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Obeslo v. Great-West Capital Management, LLC

United States District Court, D. Colorado

December 23, 2019

JOAN OBESLO, JAMES DIMAGGIO, ANNE HALL, CAROL A. REYNON-LONGORIA, CYNTHIA BERNAL, TINA GORRELL-DEYERLE, on behalf of Great West Funds, Inc., Plaintiffs,
v.
GREAT-WEST CAPITAL MANAGEMENT, LLC, Defendant. DUPLASS, ZWAIN, BOURGEOIS, PFISTER & WEINSTOCK APLC 401 K PLAN, Plaintiff,
v.
GREAT-WEST CAPITAL MANAGEMENT, LLC, Defendant. JOAN OBESLO, JAMES DIMAGGIO, ANNE HALL, CAROL A. REYNON-LONGORIA, CYNTHIA BERNAL, and TINA GORRELL-DEYERLE, on behalf of Great-West Funds, Inc., Plaintiffs,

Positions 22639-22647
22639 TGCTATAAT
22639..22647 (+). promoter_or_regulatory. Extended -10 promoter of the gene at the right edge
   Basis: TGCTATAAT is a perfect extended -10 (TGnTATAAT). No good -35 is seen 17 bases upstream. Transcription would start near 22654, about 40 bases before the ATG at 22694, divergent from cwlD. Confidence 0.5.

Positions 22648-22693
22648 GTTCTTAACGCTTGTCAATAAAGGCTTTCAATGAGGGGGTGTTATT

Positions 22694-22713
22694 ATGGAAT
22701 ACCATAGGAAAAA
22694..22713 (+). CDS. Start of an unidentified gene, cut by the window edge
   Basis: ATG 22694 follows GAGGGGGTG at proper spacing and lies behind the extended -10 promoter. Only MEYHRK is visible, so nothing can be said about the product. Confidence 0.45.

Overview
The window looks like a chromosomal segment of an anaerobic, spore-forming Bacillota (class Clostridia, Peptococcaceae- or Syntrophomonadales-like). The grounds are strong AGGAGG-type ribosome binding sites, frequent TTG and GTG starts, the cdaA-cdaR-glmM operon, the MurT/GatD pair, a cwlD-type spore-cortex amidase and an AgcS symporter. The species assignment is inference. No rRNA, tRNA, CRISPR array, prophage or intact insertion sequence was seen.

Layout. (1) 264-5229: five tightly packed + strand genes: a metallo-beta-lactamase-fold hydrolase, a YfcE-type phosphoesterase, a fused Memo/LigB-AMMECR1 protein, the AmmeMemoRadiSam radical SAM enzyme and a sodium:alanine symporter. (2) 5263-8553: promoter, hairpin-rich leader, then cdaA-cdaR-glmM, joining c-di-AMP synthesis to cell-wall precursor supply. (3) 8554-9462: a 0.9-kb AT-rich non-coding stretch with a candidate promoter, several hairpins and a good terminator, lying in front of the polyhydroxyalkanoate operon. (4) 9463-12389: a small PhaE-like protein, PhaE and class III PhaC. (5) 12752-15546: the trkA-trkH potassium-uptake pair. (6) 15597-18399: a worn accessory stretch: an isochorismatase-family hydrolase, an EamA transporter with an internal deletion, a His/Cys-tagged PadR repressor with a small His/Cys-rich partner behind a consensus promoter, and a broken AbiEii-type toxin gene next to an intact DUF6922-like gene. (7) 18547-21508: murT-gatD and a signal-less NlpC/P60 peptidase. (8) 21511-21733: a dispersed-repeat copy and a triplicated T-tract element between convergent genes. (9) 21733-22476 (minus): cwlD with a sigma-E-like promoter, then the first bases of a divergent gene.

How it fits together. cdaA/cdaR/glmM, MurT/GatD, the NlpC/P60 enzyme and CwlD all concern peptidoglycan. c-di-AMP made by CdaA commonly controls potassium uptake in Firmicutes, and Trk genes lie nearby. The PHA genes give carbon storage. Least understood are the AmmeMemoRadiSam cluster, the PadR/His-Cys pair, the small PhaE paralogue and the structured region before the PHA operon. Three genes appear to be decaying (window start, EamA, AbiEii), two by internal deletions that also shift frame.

v.
GREAT-WEST LIVE & ANNUITY INSURANCE CO, and GREAT-WEST CAPITAL MANAGEMENT, LLC, Defendants.

          ORDER GRANTING DEFENDANTS' MOTION IN LIMINE AND GRANTING DEFENDANTS' MOTION TO DISMISS

          CHRISTINE M. ARGUELLO JUDGE

         This matter is before the Court on Defendants Great-West Capital Management, LLC and Great-West Life & Annuity Insurance Company, LLC's Motion in Limine to Exclude Claims and Evidence Relating to Funds not Continuously Owned throughout Litigation and Unregistered Investment Products (Doc. # 306) as well as Defendants' Motion to Dismiss Pursuant to Fed.R.Civ.P. 12(b)(1) (Doc. # 337). Plaintiffs filed Responses (Doc. ## 314, 343) to both Motions. For the following reasons, the Court grants each Motion.

         I. BACKGROUND